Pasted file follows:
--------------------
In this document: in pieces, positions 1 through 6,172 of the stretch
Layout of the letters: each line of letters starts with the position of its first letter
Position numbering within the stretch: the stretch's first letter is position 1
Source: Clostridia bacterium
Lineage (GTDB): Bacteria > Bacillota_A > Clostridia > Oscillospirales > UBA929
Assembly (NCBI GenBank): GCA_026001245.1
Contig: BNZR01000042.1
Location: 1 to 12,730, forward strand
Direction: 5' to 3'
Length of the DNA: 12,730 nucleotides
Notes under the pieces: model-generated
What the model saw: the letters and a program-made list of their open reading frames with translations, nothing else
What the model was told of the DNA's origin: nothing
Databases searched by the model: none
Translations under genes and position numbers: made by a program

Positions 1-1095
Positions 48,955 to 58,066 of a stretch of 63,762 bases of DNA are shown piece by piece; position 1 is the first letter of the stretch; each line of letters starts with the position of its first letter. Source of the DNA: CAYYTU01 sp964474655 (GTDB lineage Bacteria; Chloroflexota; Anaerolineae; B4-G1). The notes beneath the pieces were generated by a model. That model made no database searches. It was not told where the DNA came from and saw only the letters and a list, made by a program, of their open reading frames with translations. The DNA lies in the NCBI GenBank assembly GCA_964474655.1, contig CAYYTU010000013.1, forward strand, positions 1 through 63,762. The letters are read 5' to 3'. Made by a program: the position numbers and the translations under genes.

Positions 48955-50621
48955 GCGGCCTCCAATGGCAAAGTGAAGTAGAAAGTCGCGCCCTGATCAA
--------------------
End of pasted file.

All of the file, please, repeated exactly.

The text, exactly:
In this document: in pieces, positions 1 through 6,172 of the stretch
Layout of the letters: each line of letters starts with the position of its first letter
Position numbering within the stretch: the stretch's first letter is position 1
Source: Clostridia bacterium
Lineage (GTDB): Bacteria > Bacillota_A > Clostridia > Oscillospirales > UBA929
Assembly (NCBI GenBank): GCA_026001245.1
Contig: BNZR01000042.1
Location: 1 to 12,730, forward strand
Direction: 5' to 3'
Length of the DNA: 12,730 nucleotides
Notes under the pieces: model-generated
What the model saw: the letters and a program-made list of their open reading frames with translations, nothing else
What the model was told of the DNA's origin: nothing
Databases searched by the model: none
Translations under genes and position numbers: made by a program

Positions 1-1095
Positions 48,955 to 58,066 of a stretch of 63,762 bases of DNA are shown piece by piece; position 1 is the first letter of the stretch; each line of letters starts with the position of its first letter. Source of the DNA: CAYYTU01 sp964474655 (GTDB lineage Bacteria; Chloroflexota; Anaerolineae; B4-G1). The notes beneath the pieces were generated by a model. That model made no database searches. It was not told where the DNA came from and saw only the letters and a list, made by a program, of their open reading frames with translations. The DNA lies in the NCBI GenBank assembly GCA_964474655.1, contig CAYYTU010000013.1, forward strand, positions 1 through 63,762. The letters are read 5' to 3'. Made by a program: the position numbers and the translations under genes.

Positions 48955-50621
48955 GCGGCCTCCAATGGCAAAGTGAAGTAGAAAGTCGCGCCCTGATCAA